Large global patient study confirms circulating tumor DNA feasible for EGFR mutation analysis

EGFR mutation testing of tumor sample DNA from patients with nonsquamous advanced NSCLC is advocated by clinical guidelines (1, 2) and working groups (3, 4) and is required to confirm whether patients should receive EGFR tyrosine kinase inhibitor (TKI) treatment. However, tissue samples are not always available or evaluable for diagnosis and mutation testing, leaving some patients ineligible for EGFR testing and targeted therapies. To overcome these issues, cell-free circulating tumor DNA (ctDNA) isolated from patient liquid biopsy may be a non-invasive option to obtain the necessary genetic follow-up data.

The IFUM study (5) has already shown the feasibility of using ctDNA isolated from plasma to determine EGFR mutation status in a small cohort of Caucasian NSCLC patients. However, the accuracy, suitability and feasibility of ctDNA for mutation analysis in clinical practice must be confirmed outside controlled clinical trials. ctDNA analysis is technically challenging, and is not yet widely implemented in local diagnostic labs. In order to enable wider access to ctDNA mutation testing, and to provide more patients the opportunity to receive precise, targeted therapies, a group of lung cancer experts across the world performed the ASSESS study, the largest real patient study for plasma as a surrogate for tissue for EGFR testing (6). In this study over 1300 patients were enrolled across 56 centers throughout Europe and Japan. The ASSESS study was designed to evaluate how local practices for tissue and plasma sample testing compare with well-controlled clinical testing, as performed in a single expert laboratory. Using real-world data, results from this large, non-interventional diagnostic study confirm that ctDNA is a feasible patient sample for EGFR mutation analysis, with an overall mutation status concordance of 89% between 1162 matched tissue and plasma samples. The ASSESS study confirms findings from the IFUM study, which indicate that EGFR mutations detected in ctDNA can be trusted, and that the results can be used to determine whether TKI therapy is likely to benefit the patient.

By far, the main method for EGFR testing in the European centers of the ASSESS study was QIAGEN’s therascreen EGFR assays. The therascreen_EGFR_RGQ_PCR_Kit† was used for almost 34% of all tissue tests and the therascreen_EGFR_Plasma_RGQ_PCR_Kit†† was used for nearly 50% of all plasma tests. Other testing methods used in these centers were mainly a variety of lab developed tests (LDTs) involving DNA sequencing, fragment length analysis, pyrosequencing or PNA-LNA PCR Clamp technologies. Other commercial kits were tested in the European centers as well, however less frequently. The ASSESS study reports substantial differences in results obtained among the different mutation testing methodologies used, and show that commercial tests perform better than LDTs for EGFR testing from plasma by delivering better positive predictive values (PPV) and sensitivity. Among commercial tests used the QIAGEN and Roche tests had the best analytical sensitivities, which were very comparable (~75%) and the best analytical specificities (~100%). However, the Roche study arm was poorly powered, with only 23 patients tested in both tissue and plasma compared to 138 patients using the QIAGEN assays for both specimen types.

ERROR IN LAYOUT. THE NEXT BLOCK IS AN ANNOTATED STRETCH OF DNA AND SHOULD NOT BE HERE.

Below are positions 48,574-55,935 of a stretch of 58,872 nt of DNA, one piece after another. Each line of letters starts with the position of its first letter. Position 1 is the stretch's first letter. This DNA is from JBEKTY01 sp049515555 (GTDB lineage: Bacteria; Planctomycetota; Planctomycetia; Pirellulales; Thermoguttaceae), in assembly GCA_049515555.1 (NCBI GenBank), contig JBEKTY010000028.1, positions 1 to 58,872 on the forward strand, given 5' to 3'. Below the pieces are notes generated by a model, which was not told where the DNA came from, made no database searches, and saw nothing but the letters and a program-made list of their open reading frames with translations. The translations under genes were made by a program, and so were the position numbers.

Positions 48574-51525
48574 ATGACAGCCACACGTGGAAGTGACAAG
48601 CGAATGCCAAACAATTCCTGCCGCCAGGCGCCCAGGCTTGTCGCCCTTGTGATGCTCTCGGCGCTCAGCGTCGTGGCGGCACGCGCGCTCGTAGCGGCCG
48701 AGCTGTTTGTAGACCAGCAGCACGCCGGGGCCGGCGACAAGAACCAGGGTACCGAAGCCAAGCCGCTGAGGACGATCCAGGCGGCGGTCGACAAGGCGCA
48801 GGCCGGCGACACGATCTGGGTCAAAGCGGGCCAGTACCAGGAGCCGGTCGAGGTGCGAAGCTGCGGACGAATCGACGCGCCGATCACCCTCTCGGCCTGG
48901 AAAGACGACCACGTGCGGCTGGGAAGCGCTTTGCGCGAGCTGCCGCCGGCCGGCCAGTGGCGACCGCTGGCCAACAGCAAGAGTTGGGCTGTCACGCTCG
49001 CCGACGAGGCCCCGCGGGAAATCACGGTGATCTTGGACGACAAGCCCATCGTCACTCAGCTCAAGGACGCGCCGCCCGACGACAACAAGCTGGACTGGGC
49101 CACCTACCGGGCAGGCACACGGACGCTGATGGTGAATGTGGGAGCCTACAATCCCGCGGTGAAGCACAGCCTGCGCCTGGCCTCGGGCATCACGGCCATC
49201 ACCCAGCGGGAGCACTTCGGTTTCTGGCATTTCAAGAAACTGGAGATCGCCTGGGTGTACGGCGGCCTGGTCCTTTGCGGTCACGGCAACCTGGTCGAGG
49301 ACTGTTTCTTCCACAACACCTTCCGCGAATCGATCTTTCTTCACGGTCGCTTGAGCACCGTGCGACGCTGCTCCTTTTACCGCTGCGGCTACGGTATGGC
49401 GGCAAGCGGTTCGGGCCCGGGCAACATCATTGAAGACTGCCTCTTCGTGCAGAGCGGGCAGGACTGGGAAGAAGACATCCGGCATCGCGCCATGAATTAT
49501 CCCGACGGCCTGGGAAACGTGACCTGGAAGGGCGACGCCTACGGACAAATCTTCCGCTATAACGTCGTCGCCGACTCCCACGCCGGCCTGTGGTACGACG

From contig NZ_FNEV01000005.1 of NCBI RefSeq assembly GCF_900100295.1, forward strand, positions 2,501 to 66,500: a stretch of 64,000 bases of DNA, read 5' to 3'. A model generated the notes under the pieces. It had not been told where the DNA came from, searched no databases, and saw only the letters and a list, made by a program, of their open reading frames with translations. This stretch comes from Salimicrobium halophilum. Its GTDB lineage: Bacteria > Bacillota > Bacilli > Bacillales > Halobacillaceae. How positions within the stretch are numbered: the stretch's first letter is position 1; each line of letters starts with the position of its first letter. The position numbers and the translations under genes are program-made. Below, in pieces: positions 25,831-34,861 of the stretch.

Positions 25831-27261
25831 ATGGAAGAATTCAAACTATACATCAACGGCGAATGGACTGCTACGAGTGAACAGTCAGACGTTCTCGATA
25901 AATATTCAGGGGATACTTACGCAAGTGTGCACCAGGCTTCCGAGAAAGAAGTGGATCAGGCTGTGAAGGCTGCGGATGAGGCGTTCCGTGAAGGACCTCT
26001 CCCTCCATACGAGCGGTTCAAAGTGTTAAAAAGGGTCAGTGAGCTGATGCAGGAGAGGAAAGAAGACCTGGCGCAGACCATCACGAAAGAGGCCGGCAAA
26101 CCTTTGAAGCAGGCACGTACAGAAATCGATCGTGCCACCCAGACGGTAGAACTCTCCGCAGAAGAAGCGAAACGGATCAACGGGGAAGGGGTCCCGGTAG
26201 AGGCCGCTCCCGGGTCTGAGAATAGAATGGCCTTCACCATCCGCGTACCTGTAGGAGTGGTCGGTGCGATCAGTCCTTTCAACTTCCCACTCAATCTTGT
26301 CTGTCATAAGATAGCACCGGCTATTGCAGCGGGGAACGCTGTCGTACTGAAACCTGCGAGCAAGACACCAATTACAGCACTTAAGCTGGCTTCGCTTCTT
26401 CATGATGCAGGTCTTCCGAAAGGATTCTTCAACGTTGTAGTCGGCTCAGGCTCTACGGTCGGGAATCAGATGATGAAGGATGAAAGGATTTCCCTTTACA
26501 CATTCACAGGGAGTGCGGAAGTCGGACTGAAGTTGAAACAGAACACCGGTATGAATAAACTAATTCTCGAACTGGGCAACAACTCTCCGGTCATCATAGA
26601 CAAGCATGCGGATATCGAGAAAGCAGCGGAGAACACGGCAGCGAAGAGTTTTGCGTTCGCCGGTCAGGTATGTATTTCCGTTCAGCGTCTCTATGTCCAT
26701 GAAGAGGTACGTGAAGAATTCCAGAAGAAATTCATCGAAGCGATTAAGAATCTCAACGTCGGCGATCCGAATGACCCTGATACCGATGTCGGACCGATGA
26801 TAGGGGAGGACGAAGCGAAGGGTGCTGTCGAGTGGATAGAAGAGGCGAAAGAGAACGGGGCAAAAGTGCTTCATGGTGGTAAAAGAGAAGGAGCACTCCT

An initial concern was the potentially false-positive results obtained from plasma samples. The authors determined this to be rather an artifact caused by false-negative results from tumor samples, which means the positive plasma test result from tests such as QIAGEN’s therascreen EGFR Plasma test was correct, but the initial tissue assessment was incorrect. Erroneous tissue testing can occur due to spatial and temporal tumor heterogeneity (10), inexperience or use of methods with low sensitivity, such as Sanger sequencing or LDTs. The authors conclude that mutation testing of both tumor and plasma samples should be conducted using robust/sensitive methods to ensure that patients receive appropriate treatments that target the specific molecular characteristics of their disease. Due to low amounts of ctDNA in plasma, comprising less than 1% of total circulating free DNA (cfDNA) from both normal and tumor cells (7), clinically appropriate DNA extraction and mutation analysis methodologies are fundamental to the feasibility of this method for patient EGFR mutation detection. Standardized and robust pre-analytical methods for blood and plasma collection are also necessary for successful mutation detection from ctDNA (8).